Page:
Reverse mortgage professionals may slowly be making inroads with financial planning contacts, but the industry agrees there’s still work to be done.
Toward that end, there are several best practices originators can rely on to help forge relationships with financial planners, says one planner who is knowledgeable about the reverse mortgage product and is supportive of incorporating home equity-tapping tools into retirement plans.
Leading edge, not bleeding edge
Among the first bits of advice is the idea that it’s fine for originators to be on a leading edge of ideas and concepts, but not on a “bleeding edge,” which is more reliant on untested ideas, says Curtis Cloke, CEO and founder of THRIVE Income Distribution System, content expert on retirement planning and adjunct with the American College of Financial Services.
“Even if they’re with a firm that maybe you believe has turned a corner on this issue of allowing them to provide advice in their job and work as a fiduciary, talk about the non-confrontational strategies and uses, and the proper fact patterns that apply that are non-arguable,” Cloke said in an interview with RMD. “Let’s not get so aggressive that we get to that bleeding edge, or we seem too slick. I think that advice will pay huge dividends in terms of moving the needle on the ultimate goal of impacting as many people as we can possibly impact collectively with the use of these tools.”
One example of a “bleeding edge” belief is that some reverse originators maintain that a HECM line of credit is something that can work for everyone. Even if they may be able to competently argue that belief, Cloke still advises originators to steer clear of it.
“Whether [that’s] factually true or not, the reality is that you’re not going to win a lot of brownie points saying, believing, or implying that. You can’t force that down the throats of advisors,” Cloke said. “So, let’s just talk about the basic essence of the use of these things that are clearly in the fact pattern that’s in the best interest of the client, that won’t be argued by liability companies, and let’s make sure that we don’t ever cross over using those dollars in a way that they’re not intended, such as in an investment product or life insurance product.”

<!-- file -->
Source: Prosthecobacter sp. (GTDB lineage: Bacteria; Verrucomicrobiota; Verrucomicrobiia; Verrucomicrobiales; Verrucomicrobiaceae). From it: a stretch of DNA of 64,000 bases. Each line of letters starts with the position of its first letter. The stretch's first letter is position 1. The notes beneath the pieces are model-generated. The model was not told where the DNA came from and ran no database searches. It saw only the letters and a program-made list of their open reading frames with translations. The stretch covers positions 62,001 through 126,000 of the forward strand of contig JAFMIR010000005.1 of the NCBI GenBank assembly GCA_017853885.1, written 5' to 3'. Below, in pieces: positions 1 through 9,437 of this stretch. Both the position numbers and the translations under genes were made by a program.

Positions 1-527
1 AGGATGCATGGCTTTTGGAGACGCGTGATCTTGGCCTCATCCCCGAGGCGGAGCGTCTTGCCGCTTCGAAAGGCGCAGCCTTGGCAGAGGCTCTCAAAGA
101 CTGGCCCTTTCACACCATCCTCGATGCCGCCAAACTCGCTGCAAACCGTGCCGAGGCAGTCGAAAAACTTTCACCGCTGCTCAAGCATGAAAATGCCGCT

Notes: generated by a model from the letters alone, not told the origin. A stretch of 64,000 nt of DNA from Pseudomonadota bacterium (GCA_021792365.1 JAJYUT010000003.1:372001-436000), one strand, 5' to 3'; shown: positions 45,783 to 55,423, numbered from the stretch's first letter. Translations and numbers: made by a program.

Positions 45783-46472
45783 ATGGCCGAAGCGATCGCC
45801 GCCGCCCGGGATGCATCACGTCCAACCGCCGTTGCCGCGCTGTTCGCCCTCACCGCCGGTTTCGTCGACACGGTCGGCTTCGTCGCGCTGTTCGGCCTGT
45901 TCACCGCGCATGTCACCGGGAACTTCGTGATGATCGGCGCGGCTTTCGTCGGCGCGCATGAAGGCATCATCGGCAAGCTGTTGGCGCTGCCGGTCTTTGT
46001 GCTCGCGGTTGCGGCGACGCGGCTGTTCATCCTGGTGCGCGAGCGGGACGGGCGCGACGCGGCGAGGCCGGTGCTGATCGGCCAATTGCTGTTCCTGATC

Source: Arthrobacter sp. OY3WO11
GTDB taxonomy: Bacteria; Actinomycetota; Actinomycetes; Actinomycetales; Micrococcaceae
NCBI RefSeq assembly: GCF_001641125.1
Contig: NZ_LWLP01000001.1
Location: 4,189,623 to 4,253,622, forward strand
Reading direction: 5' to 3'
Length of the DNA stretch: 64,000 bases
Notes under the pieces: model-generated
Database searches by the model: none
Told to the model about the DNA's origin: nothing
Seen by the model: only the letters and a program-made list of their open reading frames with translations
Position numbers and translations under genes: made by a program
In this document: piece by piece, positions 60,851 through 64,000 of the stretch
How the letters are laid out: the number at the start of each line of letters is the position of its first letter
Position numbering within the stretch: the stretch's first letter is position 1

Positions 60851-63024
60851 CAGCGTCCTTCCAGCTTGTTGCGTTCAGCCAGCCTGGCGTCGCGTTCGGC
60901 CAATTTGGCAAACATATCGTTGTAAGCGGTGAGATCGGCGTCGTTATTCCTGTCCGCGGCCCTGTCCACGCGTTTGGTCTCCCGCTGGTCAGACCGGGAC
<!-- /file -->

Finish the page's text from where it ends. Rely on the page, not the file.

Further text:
Keeping conversations with a potential financial advisor contact focused on basic forms of the reverse mortgage is not on that “bleeding edge,” and is more squarely focused on fact patterns that anyone can point to, Cloke believes.
Focus on the basics
Trying to sell an advisor on a reverse mortgage based on what it can do, as opposed to what it’s primarily designed to do, could also turn advisors off, Cloke says.
“If we exploit the system for what it can do, and we’re always pressing it against the envelope of what it can do, we may actually have regulations just by mere funding ability,” Cloke shared. “We may harm a reverse mortgage as a viable funding mechanism of the federal government by exploiting every possible solution, even those that don’t necessarily feed those that really need reverse mortgages as a solution.”
The way to get around this is a focus on the basic tenets of the product, Cloke said.
“I’m an advocate for just getting back to basics, and looking at the people that can really be helped by this, and making sure that advisors have the privilege and understanding of what they should and shouldn’t do in giving advice, and I think that’s where we’re going to get the greatest momentum,” he said.
“An originator will have the greatest influence and impact once they identify a group of advisors that are fair targets for them to reach out to.”